An elderly couple in Colorado received a citation and a total of $400 fine after reportedly luring and feeding bears, local officials report.
In a statement to The Denver Post, Colorado Parks and Wildlife spokesperson Jason Clay said that the elderly residents of Castle Rock, Douglas County made the citation after receiving multiple complaints from the couple's neighbors. The local office also took the incident as an opportunity to remind people about the risks of feeding wildlife.
"It is selfish and unethical to feed bears," said Matt Martinez, Area Wildlife Manager. He added that the practice will result in "unintentionally killing those animals" as well as putting violators in harm's way. Martinez adds that if people are looking for pets, they should instead find a domestic breed adapted for cohabitation with humans and not with wild species like the bears in Colorado.
Attracting Wildlife to Domestic Properties
According to the Colorado Parks and Wildlife, the $200 fine handed to each of the elderly couples constitutes the first offense. For the second and third offense, the penalty increases to $1,000 and $2,000 respectively, plus surcharges.
Clay explains that luring and feeding bears to homes further encourages them to gather in the same area, increasing risks for human-wildlife conflict. "Habituated" wildlife are potentially dangerous for humans. According to the National Parks Services, habituation of wildlife happens when animals are exposed repeatedly to the same stimuli, such as humans feeding them, eventually getting them desensitized.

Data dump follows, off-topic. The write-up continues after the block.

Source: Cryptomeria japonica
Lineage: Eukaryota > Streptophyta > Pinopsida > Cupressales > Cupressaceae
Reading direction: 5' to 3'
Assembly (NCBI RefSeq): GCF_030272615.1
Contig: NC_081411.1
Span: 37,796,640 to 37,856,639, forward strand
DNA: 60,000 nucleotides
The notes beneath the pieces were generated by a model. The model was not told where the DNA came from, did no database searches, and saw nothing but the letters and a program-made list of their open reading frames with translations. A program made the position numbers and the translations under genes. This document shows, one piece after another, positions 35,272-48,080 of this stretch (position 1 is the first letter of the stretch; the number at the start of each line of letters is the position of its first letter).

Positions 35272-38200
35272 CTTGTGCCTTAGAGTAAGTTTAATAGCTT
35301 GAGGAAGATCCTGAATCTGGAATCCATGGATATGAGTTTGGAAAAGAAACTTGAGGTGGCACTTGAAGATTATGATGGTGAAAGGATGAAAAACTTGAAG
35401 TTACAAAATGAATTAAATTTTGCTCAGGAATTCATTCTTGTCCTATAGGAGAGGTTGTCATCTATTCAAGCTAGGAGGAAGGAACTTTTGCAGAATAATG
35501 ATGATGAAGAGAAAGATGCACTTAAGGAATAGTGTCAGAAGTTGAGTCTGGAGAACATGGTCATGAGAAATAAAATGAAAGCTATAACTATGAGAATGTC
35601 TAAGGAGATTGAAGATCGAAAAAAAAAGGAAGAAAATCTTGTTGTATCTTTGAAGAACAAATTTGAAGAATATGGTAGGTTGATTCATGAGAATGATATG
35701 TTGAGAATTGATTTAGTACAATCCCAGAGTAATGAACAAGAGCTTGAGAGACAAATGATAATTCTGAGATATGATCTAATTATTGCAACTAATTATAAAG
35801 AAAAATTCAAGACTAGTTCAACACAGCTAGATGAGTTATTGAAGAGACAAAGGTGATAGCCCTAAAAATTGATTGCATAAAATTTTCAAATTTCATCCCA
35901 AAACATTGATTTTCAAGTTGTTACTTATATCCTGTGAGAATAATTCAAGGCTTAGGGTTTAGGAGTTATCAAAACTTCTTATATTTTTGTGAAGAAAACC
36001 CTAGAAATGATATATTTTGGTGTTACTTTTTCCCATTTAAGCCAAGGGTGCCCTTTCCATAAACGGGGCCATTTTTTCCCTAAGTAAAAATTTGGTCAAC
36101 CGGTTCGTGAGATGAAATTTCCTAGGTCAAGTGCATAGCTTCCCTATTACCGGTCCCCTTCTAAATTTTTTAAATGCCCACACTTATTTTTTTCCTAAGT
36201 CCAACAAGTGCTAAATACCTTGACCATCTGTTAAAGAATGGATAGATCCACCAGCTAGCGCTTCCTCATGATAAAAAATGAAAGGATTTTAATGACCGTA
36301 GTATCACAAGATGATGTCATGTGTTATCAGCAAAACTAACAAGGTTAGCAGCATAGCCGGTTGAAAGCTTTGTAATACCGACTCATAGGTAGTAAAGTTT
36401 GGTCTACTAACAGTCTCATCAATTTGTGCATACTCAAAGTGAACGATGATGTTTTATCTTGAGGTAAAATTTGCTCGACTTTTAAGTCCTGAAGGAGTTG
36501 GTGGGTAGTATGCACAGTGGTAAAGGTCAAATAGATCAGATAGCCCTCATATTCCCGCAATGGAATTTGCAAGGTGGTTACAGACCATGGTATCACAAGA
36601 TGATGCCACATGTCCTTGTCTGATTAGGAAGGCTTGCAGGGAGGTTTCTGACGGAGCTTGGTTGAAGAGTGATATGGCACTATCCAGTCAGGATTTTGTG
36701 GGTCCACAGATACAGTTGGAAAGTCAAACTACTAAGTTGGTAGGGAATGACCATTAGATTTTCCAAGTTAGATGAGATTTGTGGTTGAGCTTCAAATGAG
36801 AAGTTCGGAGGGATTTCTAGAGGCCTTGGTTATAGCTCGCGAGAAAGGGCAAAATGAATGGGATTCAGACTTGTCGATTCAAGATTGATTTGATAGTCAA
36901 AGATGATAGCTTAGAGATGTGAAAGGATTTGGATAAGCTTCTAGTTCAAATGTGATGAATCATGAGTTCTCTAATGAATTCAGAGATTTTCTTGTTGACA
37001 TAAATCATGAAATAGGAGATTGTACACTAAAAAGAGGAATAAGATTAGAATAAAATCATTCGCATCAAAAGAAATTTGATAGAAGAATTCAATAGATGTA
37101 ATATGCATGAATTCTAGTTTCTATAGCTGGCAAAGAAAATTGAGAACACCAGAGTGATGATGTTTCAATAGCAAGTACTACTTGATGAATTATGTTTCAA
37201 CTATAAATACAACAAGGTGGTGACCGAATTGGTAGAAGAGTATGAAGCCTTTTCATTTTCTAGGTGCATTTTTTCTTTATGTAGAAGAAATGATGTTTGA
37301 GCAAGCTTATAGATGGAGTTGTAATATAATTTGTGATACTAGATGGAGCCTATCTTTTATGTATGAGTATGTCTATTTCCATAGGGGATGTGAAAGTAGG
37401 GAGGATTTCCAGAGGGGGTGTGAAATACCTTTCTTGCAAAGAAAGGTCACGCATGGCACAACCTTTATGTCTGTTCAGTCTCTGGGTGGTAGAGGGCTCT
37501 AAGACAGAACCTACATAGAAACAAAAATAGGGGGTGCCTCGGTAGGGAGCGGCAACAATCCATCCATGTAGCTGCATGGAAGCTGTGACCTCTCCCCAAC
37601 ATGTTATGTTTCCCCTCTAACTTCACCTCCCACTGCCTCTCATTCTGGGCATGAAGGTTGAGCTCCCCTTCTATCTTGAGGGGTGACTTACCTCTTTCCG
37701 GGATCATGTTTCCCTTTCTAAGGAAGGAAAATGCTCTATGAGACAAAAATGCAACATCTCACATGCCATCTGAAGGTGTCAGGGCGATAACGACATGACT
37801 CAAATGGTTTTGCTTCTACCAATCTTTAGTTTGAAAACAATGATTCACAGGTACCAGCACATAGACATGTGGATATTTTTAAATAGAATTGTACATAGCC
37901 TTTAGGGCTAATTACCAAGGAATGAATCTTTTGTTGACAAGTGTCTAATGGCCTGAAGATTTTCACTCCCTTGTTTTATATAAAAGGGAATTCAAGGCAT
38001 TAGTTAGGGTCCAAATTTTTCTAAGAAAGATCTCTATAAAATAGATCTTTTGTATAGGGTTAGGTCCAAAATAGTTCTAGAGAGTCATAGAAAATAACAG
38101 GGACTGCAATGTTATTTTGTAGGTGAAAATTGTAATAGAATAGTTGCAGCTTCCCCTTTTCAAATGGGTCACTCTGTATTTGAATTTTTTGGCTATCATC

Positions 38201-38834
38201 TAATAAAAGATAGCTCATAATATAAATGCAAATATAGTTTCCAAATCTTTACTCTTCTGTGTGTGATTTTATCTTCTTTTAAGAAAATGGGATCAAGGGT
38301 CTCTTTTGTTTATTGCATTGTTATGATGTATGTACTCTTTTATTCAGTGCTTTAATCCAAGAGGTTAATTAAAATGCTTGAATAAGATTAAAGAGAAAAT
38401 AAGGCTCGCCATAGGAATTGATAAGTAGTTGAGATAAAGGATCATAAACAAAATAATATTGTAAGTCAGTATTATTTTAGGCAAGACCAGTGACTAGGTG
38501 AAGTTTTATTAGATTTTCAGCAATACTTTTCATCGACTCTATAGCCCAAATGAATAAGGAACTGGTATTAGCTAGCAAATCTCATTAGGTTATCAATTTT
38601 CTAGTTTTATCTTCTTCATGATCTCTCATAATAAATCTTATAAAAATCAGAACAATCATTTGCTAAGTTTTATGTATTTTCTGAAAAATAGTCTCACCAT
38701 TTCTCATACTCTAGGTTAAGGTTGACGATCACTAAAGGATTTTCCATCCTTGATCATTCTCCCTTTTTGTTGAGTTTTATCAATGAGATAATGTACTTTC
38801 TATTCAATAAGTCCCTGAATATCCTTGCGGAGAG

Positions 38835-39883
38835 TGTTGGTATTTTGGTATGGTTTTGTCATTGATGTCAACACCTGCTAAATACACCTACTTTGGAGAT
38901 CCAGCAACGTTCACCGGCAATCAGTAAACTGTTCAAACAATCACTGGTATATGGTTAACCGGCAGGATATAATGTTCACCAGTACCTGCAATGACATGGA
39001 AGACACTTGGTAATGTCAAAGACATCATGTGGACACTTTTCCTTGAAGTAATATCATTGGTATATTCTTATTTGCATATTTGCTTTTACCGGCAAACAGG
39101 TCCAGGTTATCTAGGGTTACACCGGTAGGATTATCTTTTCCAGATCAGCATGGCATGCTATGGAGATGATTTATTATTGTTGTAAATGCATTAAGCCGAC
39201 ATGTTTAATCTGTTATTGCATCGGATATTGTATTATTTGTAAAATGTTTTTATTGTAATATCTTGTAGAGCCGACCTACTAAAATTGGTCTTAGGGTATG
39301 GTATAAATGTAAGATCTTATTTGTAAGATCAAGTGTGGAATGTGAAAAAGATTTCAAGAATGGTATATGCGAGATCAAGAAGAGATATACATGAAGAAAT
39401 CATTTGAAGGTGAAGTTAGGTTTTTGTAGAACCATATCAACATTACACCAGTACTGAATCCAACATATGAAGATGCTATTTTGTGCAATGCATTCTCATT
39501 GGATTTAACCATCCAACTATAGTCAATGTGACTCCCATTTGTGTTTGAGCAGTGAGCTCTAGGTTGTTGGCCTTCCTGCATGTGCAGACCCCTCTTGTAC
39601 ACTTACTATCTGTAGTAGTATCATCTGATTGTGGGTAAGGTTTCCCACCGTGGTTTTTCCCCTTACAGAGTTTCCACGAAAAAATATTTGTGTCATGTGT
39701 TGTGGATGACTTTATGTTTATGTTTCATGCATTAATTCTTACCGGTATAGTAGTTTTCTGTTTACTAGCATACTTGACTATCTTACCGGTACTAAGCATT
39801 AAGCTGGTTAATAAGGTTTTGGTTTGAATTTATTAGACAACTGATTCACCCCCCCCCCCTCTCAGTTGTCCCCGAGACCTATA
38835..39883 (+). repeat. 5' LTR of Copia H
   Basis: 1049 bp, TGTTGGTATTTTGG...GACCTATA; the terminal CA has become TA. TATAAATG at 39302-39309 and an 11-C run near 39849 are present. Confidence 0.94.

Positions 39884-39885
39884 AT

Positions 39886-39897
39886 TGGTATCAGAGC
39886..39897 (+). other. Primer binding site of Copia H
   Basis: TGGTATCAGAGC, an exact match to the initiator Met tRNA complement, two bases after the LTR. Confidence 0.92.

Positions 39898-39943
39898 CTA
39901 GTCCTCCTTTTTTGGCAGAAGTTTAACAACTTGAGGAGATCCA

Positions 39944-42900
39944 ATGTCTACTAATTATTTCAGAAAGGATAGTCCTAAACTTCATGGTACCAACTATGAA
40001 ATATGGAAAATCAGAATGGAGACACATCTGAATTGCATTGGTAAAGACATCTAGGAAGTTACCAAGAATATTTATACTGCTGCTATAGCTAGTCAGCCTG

The NPS cites the example of rock squirrels as a commonly habituated species among US parks. Wild rock squirrels naturally fear humans, so when a tourist tries to take a picture with these creatures, squirrels tend to scamper away. However, repeated attempts to interact with squirrels makes humans less of a threat for these animals, finding them as a potential source of food.
Its negative effect is highlighted in the case of elks, who often end up as roadkill because of their reduced fear of paved roads and the human-driven vehicles that pass through them.
Misconception In Human-Wildlife Conflicts
In the case of bears, habituation could lead to their species rummaging through trash bins and dumpsites. In severe cases, bears have been reported to break into establishments, cars, garages, and homes in search of food. This is particularly risky as bear attacks on humans can have lethal consequences.
"Wildlife is always the ultimate loser," Clay said.
The state wildlife department has also noted that this practice of luring and feeding wild bears is a "recurring problem" especially in the state's Castle Rock and Larkspur areas.
"I find that there are some misconceptions that feeding bears will lead to fewer conflicts with animals," said Sean Dodd, District Wildlife Manager. He clarified that feeding bears would only attract more bears, subsequently increasing risks of conflict in an area. Dodd summed the practice of luring and feeding bears are selfish, and that it ultimately ends up in death for the bears. The agency encourages people to report wildlife violations through its official channels.